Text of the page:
Unikernels are a lighter alternative that is well suited to microservices. A unikernel is a self-contained environment that contains only the low-level features that a microservice needs to function. And, that includes kernel features.
This is possible because the environment uses a "library operating system". In other words, every kernel feature is implemented in a low-level library. When the microservice code is compiled, it is packed together with the features it needs, and general features the microservice doesn't use are stripped away.
The resulting bundle is much, much smaller than a dedicated VM or container. Instead of bundling up Gigabytes of generic code and features, a unikernel can ship a complete microservice in a few hundred kilobytes. That means they are very fast to boot and run, and more of them can run at the same time on the same physical box.
Unikernels also are naturally more secure than containers or VMs. If attackers are able to gain access to a container or VM, they have an entire Linux installation to exploit. A unikernel, on the other hand, has only a few features to exploit, and this seriously restricts the havoc unauthorized users can wreak.
Unikernels are great, but it has been hard for developers to work with them in the past. Docker is a tool that makes it easy to containerize applications and microservices.
Docker's recent acquisition of Unikernel Systems means it will be extending support for unikernels, making it easier to use them in real development and production environments. Considering the wide range of benefits that unikernels expose to modern architectures, that's exciting news.
Practical Task Scheduling Deployment
July 20, 2016 12:00 pm CDT
One of the best things about the UNIX environment (aside from being stable and efficient) is the vast array of software tools available to help you do your job. Traditionally, a UNIX tool does only one thing, but does that one thing very well. For example, grep is very easy to use and can search vast amounts of data quickly. The find tool can find a particular file or files based on all kinds of criteria. It's pretty easy to string these tools together to build even more powerful tools, such as a tool that finds all of the .log files in the /home directory and searches each one for a particular entry. This erector-set mentality allows UNIX system administrators to seem to always have the right tool for the job.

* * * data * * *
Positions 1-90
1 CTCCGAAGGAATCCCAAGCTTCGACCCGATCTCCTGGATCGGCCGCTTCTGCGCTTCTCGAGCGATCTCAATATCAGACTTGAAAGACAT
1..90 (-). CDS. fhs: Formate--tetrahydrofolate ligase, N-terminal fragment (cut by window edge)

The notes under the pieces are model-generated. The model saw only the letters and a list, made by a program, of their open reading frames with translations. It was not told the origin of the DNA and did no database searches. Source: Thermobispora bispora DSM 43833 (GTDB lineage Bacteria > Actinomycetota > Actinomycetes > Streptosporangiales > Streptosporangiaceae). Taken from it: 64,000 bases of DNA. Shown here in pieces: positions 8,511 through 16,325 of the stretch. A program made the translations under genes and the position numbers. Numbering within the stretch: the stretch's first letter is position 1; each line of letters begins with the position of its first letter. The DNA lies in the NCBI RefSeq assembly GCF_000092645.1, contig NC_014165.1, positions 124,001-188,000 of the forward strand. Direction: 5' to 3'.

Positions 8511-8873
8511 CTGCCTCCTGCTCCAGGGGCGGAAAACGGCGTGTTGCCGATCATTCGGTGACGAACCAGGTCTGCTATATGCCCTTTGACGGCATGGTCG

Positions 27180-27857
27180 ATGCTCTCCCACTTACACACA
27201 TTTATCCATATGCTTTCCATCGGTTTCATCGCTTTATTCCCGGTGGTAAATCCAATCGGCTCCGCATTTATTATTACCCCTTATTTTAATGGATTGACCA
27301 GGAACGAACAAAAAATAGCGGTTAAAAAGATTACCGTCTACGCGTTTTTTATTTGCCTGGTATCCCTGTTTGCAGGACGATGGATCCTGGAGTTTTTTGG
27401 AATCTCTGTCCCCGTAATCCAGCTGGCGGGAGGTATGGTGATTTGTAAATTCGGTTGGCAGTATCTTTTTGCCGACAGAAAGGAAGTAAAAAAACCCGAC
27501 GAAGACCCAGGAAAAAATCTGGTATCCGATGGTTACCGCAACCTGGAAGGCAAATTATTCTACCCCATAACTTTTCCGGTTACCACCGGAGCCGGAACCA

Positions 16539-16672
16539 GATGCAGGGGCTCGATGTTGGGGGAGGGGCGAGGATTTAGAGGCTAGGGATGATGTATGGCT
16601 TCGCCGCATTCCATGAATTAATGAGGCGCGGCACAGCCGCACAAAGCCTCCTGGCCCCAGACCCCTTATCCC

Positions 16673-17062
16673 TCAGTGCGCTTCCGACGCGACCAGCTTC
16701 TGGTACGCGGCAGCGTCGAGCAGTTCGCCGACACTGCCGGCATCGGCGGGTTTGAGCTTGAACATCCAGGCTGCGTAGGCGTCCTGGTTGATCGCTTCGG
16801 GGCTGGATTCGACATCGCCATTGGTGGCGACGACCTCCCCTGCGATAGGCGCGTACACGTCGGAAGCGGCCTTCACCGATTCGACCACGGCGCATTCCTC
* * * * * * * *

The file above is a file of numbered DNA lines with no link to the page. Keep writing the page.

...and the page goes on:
Cron traditionally has been considered another such a tool for job scheduling, but is it enough? This webinar considers that very question. The first part builds on a previous Geek Guide, Beyond Cron, and briefly describes how to know when it might be time to consider upgrading your job scheduling infrastructure. The second part presents an actual planning and implementation framework.
Join Linux Journal's Mike Diehl and Pat Cameron of Help Systems.
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With all the industry talk about the benefits of Linux on Power and all the performance advantages offered by its open architecture, you may be considering a move in that direction. If you are thinking about analytics, big data and cloud computing, you would be right to evaluate Power. The idea of using commodity x86 hardware and replacing it every three years is an outdated cost model. It doesn’t consider the total cost of ownership, and it doesn’t consider the advantage of real processing power, high-availability and multithreading like a demon.